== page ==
That last feeling was a big one for me––and I’m convinced it’s a big one for all of us––distraction. That’s why, in my hypothetical strategizing with which I began this post, I wouldn’t have tried to find a way of making Christians bad––I would just try to find a way to make them distracted.
When we’re distracted, we don’t know what things we want most in life (at a real, deep level), and we therefore don’t come anywhere close to arranging our lives in ways that would be conducive to those truest desires.
When we’re distracted, we feel like we don’t have time for the things that are really good for us, like our attention to God and those around us, and the condition of our bodies.
When we’re distracted, we’re much more likely to allow other people to impose their agendas on us, and we’re much more likely to seek others’ approval. For me, this almost always results in overextending myself.
When all of those effects of distraction and many others add up over months and years (and what will we be like when these things have been around for decades?), our life with God probably still exists, but will almost surely be stale.
And even though there are still benefits to these phones (and yes, I still have one), I would be surprised if there has ever been another invention as effective at distracting us as these computers in our pockets.
I’ve discovered through the years that two important gauges for me regarding the state of my life with God are 1) how easily I become irritable with others, and 2) my ability to be present and attentive to the people with me at any given time, rather than constantly thinking about other things. On the positive side––when I am filling my mind with things conducive to God’s work in me, practicing habits that further ingrain God’s grace in me, and engaging in relationships with others who are seeking to do the same––I am better able to focus on my family and whomever is around, and I don’t get so stinking crabby.
Certainly it isn’t as if the entire world was living in union with God before smart phones came along, or computers, or TVs, or…[was radio ever this big of a distraction?], but for me––and I would guess for a number of us––these phones and other accompanying ways that we access media are a good place to start in addressing our distraction problem.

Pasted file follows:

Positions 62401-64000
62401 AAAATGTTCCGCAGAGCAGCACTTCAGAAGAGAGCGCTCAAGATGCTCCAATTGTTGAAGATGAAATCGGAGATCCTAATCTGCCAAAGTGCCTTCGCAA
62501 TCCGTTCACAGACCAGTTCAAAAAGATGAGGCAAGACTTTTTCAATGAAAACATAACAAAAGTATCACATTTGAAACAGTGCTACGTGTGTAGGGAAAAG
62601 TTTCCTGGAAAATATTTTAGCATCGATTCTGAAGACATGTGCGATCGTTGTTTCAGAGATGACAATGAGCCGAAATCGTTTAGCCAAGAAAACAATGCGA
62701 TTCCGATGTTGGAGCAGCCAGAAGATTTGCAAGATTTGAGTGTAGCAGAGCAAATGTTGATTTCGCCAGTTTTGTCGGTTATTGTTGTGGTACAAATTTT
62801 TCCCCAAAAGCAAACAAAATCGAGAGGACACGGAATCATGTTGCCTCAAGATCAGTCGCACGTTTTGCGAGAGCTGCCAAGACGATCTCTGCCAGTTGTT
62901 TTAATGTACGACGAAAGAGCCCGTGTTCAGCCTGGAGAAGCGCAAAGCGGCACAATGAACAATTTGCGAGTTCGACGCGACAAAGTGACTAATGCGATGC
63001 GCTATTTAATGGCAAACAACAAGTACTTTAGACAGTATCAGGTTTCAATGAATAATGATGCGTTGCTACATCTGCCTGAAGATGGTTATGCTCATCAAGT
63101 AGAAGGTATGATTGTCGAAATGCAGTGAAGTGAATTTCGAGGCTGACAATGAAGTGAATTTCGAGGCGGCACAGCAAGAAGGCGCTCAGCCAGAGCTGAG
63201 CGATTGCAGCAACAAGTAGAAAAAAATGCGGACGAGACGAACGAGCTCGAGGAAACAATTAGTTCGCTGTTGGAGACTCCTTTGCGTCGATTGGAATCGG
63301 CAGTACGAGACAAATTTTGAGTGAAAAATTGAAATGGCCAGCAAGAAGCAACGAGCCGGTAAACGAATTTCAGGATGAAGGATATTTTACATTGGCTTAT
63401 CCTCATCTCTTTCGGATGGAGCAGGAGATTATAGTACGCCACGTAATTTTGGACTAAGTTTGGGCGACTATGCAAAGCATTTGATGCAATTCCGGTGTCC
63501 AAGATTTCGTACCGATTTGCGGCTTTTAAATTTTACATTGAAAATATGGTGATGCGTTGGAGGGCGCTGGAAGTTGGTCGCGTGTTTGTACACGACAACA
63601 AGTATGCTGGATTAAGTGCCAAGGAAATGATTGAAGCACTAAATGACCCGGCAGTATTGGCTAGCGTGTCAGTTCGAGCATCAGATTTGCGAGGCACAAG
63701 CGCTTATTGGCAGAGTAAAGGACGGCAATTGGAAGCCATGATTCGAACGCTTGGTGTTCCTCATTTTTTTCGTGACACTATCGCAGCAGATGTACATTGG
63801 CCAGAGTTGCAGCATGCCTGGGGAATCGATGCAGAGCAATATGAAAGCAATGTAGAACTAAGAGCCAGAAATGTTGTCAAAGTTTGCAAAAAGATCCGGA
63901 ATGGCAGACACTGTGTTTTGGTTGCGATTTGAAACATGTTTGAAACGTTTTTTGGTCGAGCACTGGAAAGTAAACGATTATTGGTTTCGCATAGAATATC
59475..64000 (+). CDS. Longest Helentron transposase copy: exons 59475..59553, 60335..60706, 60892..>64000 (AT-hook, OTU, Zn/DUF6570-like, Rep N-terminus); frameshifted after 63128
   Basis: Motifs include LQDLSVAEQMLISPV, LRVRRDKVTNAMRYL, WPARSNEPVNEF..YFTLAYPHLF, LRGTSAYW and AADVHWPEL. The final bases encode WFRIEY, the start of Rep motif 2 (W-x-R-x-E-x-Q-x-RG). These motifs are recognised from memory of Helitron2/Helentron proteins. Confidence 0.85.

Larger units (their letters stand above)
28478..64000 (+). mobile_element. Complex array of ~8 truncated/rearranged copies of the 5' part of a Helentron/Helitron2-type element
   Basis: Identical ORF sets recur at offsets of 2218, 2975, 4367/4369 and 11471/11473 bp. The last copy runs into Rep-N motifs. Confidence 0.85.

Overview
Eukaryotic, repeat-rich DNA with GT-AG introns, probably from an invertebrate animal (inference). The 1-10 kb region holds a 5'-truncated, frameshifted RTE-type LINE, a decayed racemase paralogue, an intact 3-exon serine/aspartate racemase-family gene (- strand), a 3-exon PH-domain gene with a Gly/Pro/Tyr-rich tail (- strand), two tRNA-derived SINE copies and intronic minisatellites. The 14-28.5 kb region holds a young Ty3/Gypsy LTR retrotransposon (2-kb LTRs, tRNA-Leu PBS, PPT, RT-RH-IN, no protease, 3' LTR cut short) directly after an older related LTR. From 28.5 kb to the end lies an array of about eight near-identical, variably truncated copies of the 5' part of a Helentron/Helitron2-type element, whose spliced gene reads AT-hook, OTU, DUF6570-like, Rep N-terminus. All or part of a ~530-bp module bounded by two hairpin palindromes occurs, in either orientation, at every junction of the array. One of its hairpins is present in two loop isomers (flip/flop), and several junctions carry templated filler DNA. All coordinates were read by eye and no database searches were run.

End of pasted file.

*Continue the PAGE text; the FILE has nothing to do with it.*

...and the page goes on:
So, the following are a few things that I’ve done and found helpful. I’m not particularly recommending them to anyone else, but instead would hope to stir each of us to think about our own habits and how we would really like them to be. (And these are the things I’m aspiring to––don’t let it surprise you if you catch me doing otherwise, but feel free to call me on it.)
- I refuse to pull out my phone and check it when I’m in the presence of another person. Of course, the most helpful definition of presence as it relates to this is tough to decide upon. But––for sure––if I’m in a conversation with you and I look at my phone screen, feel free to smack me on the head. It’s essentially as if I were saying to you, “Yeah, I like you and all, but I’d really rather be somewhere else right now.”
- I’ve disabled email on my phone. Perhaps my work allows me to do this more than most people’s, but remember the old days, when you used to have to sit down at an actual computer in order to instantly send an electronic message anywhere in the world? I realized that my most senseless phone habit was how often I repeatedly checked email, while I almost never deal with things urgent enough to require a response that fast.
- I won’t have my phone at the family dinner table––not in my pocket, and definitely not sitting on the table next to me. (Yes, I confess that used to be my really bad habit. That’s essentially like saying to my family, “Yeah, I like you and all, but I’m really also open to any kind of other option that may flash on my screen.”)
- I practice life without the phone one day each week. Our family is still experimenting with Sabbath practices, and a key part of that for us is allowing the phones to have as little of a place in our lives as necessary on those days. We want to be attentive to God and one another, not distracted and waiting for more distractions.